Assuming Putin signs the law, as expected, millions of Russian war veterans, the disabled, pensioners, orphans, those who cleaned up after the Chornobyl disaster, and scores of other special-interest groups will see their access to free medicine, public transportation, telephone calls, and sanatorium stays vanish on 1 January.
The benefits -- currently received by 20 percent of Russia's population -- will be replaced by cash payments ranging from the equivalent of $5-$50 per month.
Supporters of the bill -- which was originally submitted by the Kremlin -- argue that abolishing Russia's unwieldy system of social benefits will remove a major burden from the federal budget and speed the country's transition to a market economy, allowing all Russians to raise their standard of living.
Among the bill's backers is Nikolai Bulayev, head of the Duma's Education Committee. He told RFE/RL that many of those eligible for the current benefits can probably make better use of cash.
"Yes, the bill is painful, and it raises many doubts, but there is no other solution," Bulayev said. "I've lived most of my life in rural areas, and now I spend most of my time in the district center. I talk to local people, and most of them tell me, 'Give us more money. We are reasonable, and we'll know how to spend it.' As for the benefits everyone talks about -- maybe they're more useful in the cities. But in the villages, you can't use them. Not every grandmother can travel to the nearest pharmacy 40 kilometers away. So maybe the best medicine for her will be to have some decent food. Yes, some people will get a little bit less than before in terms of benefits. But overall, the vast majority -- and I am absolutely convinced of this -- will win out [with this bill]."
Some elderly supporters of the bill agree and showed their support outside the State Duma last week.
"Give us the money! Money, money, money, money -- hand it over! The more, the better," said one elderly woman. "We don't need benefits! Money, money -- and make it quick!"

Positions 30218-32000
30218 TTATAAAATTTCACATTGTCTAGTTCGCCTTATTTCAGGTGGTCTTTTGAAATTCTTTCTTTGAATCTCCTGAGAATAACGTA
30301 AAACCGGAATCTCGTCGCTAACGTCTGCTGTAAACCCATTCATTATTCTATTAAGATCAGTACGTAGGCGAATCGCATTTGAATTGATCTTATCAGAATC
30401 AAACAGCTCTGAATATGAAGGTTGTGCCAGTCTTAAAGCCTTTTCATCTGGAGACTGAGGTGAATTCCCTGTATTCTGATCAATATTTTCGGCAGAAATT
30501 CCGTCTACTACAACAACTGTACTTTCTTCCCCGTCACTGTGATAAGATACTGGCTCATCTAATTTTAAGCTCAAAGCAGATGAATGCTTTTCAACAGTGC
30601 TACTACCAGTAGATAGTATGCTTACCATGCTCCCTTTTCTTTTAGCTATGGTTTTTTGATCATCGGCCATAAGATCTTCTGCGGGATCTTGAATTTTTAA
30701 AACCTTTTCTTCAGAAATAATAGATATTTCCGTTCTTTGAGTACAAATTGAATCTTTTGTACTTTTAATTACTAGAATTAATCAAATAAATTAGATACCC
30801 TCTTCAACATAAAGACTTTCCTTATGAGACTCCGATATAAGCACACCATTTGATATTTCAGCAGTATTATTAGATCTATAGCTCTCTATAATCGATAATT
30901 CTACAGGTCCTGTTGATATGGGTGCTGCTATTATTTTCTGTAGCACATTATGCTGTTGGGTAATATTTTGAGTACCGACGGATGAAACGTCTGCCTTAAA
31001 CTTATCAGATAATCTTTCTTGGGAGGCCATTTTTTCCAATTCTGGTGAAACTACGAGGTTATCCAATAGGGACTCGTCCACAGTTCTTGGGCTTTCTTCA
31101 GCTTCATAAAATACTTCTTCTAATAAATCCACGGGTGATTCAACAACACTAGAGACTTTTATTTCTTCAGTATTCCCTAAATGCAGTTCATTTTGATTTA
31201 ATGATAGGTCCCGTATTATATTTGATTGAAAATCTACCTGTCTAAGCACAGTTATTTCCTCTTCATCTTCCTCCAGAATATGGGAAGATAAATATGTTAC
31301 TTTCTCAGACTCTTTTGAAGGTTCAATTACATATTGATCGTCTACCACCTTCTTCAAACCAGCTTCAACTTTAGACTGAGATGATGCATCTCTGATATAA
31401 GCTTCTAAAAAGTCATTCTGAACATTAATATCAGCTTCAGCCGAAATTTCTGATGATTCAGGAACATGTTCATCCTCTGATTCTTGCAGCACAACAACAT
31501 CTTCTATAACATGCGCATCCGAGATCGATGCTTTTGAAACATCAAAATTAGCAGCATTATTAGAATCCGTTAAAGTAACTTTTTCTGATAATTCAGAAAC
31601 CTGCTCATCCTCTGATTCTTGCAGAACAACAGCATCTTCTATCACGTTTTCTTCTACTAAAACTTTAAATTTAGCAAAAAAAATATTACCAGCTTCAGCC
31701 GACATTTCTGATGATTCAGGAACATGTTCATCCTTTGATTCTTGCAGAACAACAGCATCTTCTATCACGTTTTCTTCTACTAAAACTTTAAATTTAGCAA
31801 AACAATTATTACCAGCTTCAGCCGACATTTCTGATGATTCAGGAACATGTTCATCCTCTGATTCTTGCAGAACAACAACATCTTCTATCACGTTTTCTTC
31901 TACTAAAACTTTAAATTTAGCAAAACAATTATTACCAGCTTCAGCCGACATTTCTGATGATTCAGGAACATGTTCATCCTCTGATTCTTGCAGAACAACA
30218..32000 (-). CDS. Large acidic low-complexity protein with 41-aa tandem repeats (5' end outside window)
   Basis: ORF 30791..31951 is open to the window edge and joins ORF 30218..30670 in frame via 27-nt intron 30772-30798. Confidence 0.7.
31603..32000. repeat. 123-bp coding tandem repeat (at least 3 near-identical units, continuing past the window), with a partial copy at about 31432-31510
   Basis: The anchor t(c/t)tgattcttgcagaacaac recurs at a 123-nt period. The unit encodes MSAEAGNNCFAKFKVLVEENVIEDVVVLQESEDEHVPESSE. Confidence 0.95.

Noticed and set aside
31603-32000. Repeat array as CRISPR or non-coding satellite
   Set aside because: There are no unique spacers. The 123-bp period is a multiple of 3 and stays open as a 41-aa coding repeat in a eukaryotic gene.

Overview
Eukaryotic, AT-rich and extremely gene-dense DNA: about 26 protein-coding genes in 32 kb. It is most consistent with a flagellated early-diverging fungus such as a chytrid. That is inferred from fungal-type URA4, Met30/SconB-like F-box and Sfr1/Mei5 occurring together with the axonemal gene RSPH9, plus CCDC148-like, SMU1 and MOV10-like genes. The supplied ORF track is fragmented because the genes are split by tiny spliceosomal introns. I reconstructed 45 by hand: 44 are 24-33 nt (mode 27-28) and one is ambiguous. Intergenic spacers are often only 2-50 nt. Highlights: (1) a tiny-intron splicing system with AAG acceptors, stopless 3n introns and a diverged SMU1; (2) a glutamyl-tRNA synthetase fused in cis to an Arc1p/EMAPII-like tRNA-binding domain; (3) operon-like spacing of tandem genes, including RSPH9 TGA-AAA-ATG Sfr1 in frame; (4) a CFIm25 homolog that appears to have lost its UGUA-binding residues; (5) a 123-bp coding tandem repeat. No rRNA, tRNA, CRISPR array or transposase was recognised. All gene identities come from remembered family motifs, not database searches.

But many others are more skeptical. For one, the cash payments that are due to replace the benefits will not be indexed for inflation, meaning they will lose value over time. With memories of the hyperinflation of the 1990s still fresh in everyone's minds, that is not an idle concern.
Another worry is that Russia's regions will be required to pay out 50 percent of the money, at a time when their own budgets are strained.
The Kremlin's aggressiveness in pushing the bill, and the fact that the 761-page document was approved by both houses of parliament in barely a week's time, has also led some to question the government's motives and whether many deputies have actually read what they voted to approve.
Duma Deputy Sergei Glazev, of the left-leaning Motherland faction, accuses the government of ridding itself of some of its key responsibilities -- at the expense of the country's most vulnerable social groups.
"Their political advantage comes from the fact that they have abdicated all social responsibility," said Glazev. "Now, these bureaucrats no longer need to measure their actions against the demands of the law. If earlier there were strict norms that had to be observed in terms of how much money went to education, health, culture, and science, today there is total bureaucratic arbitrariness. Those areas will get however much money is left over after all other expenses have been met. The federal center has shed its responsibility [for these areas]. That is their main political advantage."
Since the fall of communism, Russians have seen the social safety net upon which they once depended gradually fray, replaced by a cash economy. But few feel richer. The thought of cutting loose veterans -- those who once were most cherished by the system -- is going a step too far for some.
Many, including this young communist protester in Moscow, wonder why President Putin -- if he believes the bill is such a good idea -- signed a law last month exempting the country's 2 million federal employees from its provisions. They will retain all of their benefits.
"All the [potential] benefit recipients in my family -- those who should be getting benefits: my grandmother, her six brothers -- died in the war, defending this country," said a protester. "I am standing here for those who survived, for those who returned from the front, for those who toiled in the rear, for those who did not perish from work, for those who were not killed by a German bullet. I am here for them. They deserve far more than these benefits. But they are trying to take away even these paltry benefits! [Former President Boris] Yeltsin isn't having his benefits abolished. The bureaucrats are keeping their benefits. But pensioners, war veterans, labor veterans -- their benefits are being taken away!"
Lawmakers opposed to the reform, including deputies from the Motherland and Communist factions, have vowed to take their protest to Russia's Constitutional Court.